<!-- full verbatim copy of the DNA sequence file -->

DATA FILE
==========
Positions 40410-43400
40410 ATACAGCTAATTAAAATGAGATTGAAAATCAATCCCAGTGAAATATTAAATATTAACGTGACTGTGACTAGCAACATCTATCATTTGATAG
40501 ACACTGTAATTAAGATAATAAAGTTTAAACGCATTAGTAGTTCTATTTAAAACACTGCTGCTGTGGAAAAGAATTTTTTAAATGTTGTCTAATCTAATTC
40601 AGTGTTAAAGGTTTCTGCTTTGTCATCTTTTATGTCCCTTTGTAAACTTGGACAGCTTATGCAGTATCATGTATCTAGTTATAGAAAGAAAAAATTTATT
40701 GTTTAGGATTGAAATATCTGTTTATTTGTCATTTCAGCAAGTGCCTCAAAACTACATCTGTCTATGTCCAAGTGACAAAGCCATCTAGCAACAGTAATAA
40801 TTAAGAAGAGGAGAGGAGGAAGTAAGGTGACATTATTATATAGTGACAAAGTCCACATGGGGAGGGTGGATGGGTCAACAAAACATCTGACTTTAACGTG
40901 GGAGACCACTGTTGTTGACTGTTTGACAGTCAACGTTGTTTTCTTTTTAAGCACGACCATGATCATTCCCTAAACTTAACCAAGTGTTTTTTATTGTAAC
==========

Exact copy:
Positions 40410-43400
40410 ATACAGCTAATTAAAATGAGATTGAAAATCAATCCCAGTGAAATATTAAATATTAACGTGACTGTGACTAGCAACATCTATCATTTGATAG
40501 ACACTGTAATTAAGATAATAAAGTTTAAACGCATTAGTAGTTCTATTTAAAACACTGCTGCTGTGGAAAAGAATTTTTTAAATGTTGTCTAATCTAATTC
40601 AGTGTTAAAGGTTTCTGCTTTGTCATCTTTTATGTCCCTTTGTAAACTTGGACAGCTTATGCAGTATCATGTATCTAGTTATAGAAAGAAAAAATTTATT
40701 GTTTAGGATTGAAATATCTGTTTATTTGTCATTTCAGCAAGTGCCTCAAAACTACATCTGTCTATGTCCAAGTGACAAAGCCATCTAGCAACAGTAATAA
40801 TTAAGAAGAGGAGAGGAGGAAGTAAGGTGACATTATTATATAGTGACAAAGTCCACATGGGGAGGGTGGATGGGTCAACAAAACATCTGACTTTAACGTG
40901 GGAGACCACTGTTGTTGACTGTTTGACAGTCAACGTTGTTTTCTTTTTAAGCACGACCATGATCATTCCCTAAACTTAACCAAGTGTTTTTTATTGTAAC